Mario Draghi steps down as head of the ECB at the end of October and the field of candidates to replace him has narrowed. Here are the leading contenders to take over from “Super Mario”
Benoit Coeuré has made a name for himself as the ECB’s main ambassador with financial investors and international institutions. He is the only candidate never to have headed a central bank, having joined the ECB’s executive board after a career at the French treasury.
Mr Coeuré is due to step down in January 2020 and his chances to succeed Mr Draghi may be hampered by ECB rules saying a board member’s term cannot be renewed. Erkki Liikanen is Finland’s former central bank chief.
He is regarded as a seasoned consensus-maker who could bring together cash-rich countries in the eurozone’s north and struggling economies in the south. During a 14-year tenure at Bank of Finland, Mr Liikanen emerged as a policy moderate who largely avoided controversy and toed the ECB’s line. Born in 1950, Mr Liikanen became the youngest ever member of the Finnish parliament when he won a seat aged 21.
He was finance minister from 1987 to 1990, before becoming his country’s first European commissioner in 1995. He is now the oldest among those tippedto succeed Mr Draghi. If elected, Mr Liikanen would be 77 by the time his presidential term runs out.
Olli Rehn is well known in Ireland for involvement in the early days of the bailout nine years ago. A former top EU economic official, Mr Rehn became known for advocating strict fiscal discipline and structural reforms for southern eurozone countries during the 2011-2012 debt crisis. He was appointed as Finland’s central bank governor in 2018 after a decade at the European Commission, and a short stint as his country’s economy minister. Mr Rehn played football professionally in his youth before becoming a member of the Finnish parliament for a centrist party in 1991 and gaining a doctorate in economics from Oxford University five years later.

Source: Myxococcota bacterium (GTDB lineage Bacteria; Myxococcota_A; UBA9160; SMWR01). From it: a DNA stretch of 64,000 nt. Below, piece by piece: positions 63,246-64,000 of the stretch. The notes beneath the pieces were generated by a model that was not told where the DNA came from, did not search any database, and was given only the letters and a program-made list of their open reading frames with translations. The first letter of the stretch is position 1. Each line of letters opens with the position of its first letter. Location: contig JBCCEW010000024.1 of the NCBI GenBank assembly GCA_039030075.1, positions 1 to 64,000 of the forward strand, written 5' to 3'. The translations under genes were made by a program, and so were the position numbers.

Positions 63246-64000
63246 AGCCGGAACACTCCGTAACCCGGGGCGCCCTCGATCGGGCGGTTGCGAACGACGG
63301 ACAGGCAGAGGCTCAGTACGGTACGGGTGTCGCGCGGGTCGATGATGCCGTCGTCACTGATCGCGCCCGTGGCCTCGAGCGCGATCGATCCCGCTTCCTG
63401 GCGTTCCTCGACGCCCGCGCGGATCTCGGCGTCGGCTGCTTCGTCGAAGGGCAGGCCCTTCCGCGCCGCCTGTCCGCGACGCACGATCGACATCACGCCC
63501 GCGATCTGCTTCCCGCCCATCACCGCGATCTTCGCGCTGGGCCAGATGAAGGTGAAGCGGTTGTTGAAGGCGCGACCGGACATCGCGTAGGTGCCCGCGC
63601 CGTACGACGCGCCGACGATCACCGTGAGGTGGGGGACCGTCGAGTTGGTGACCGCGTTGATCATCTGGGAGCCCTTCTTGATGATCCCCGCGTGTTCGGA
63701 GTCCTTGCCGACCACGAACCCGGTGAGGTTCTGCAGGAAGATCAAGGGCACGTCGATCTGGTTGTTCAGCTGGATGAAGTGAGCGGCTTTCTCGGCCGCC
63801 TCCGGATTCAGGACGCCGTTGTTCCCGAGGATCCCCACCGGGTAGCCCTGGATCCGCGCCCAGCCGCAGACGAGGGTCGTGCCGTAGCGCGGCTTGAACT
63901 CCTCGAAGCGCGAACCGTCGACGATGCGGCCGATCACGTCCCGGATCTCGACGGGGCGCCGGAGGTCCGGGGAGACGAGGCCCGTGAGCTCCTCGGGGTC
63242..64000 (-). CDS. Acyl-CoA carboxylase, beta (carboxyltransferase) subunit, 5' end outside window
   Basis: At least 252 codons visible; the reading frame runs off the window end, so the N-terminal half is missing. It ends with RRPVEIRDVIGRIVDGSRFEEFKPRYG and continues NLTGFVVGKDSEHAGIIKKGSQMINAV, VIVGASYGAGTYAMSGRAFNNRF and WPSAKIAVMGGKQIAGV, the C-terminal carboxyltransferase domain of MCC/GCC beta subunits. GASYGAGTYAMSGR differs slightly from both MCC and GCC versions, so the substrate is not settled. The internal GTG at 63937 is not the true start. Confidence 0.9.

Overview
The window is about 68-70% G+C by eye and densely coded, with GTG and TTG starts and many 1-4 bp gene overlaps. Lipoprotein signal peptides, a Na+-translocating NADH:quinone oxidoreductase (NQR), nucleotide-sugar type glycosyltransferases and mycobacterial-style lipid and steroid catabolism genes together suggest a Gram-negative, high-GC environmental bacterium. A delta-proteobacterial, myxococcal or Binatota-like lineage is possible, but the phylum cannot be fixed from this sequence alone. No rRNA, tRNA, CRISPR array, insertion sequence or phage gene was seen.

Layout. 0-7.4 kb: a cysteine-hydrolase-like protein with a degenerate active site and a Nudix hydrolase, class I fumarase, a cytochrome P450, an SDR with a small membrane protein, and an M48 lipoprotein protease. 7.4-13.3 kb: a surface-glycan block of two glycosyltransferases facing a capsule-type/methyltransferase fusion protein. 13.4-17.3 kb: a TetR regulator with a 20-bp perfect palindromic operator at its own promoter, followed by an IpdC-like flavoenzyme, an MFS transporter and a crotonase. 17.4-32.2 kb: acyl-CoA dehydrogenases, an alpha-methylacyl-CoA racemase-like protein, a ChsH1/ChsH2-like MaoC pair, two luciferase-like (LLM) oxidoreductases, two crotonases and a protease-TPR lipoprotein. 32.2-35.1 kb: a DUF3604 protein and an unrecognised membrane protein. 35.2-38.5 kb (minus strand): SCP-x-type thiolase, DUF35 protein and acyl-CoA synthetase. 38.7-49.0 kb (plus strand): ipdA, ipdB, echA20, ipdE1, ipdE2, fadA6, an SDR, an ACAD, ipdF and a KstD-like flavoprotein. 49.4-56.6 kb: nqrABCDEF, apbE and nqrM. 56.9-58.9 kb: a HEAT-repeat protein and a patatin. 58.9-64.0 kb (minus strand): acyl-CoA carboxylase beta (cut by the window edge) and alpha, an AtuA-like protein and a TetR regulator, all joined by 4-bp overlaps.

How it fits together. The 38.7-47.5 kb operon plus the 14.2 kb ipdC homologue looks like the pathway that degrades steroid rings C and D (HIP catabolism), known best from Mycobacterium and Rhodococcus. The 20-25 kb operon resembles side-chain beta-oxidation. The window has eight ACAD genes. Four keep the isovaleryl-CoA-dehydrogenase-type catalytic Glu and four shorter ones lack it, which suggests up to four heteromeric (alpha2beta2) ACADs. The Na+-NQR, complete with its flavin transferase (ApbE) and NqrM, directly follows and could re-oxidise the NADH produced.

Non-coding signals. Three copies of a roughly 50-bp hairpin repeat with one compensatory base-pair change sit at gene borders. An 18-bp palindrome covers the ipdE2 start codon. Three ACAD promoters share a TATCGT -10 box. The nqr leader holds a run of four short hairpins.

Francois Villeroy de Galhau is France’s central bank governor. He is seen as a centrist, somewhere between German central bank orthodoxy and the market-oriented approach favoured by Mr Draghi. Since being appointed as the head of the Banque de France in 2015, Mr Villeroy has become an increasingly vocal critic of the ECB’s negative deposit rate, a penalty charge on excess cash that is hurting French and German banks in particular. Mr Villeroy spent over a decade at BNP Paribas after serving as French government adviser under Socialist ministers in the 1990s. He is a German speaker and his family has roots across the border, where his ancestors founded ceramics maker Villeroy and Boch.
Jens Weidmann, head of the Bundesbank, is best known for his criticism of the ECB’s aggressive stimulus policy under Mr Draghi. Born in West Germany in 1968, Mr Weidmann was one of Angela Merkel’s top economic advisers when he was chosen to head the Bundesbank in 2011. He was a lone dissenter on key ECB decisions during Mr Draghi’s tenure, including bond-buying programmes that were later credited with averting a break-up of the euro and the spectre of deflation. Mr Weidmann also opposed providing emergency funding to Greek banks during a liquidity crisis in 2015 and ruffled feathers in Italy by criticising the economic policy of successive Italian governments.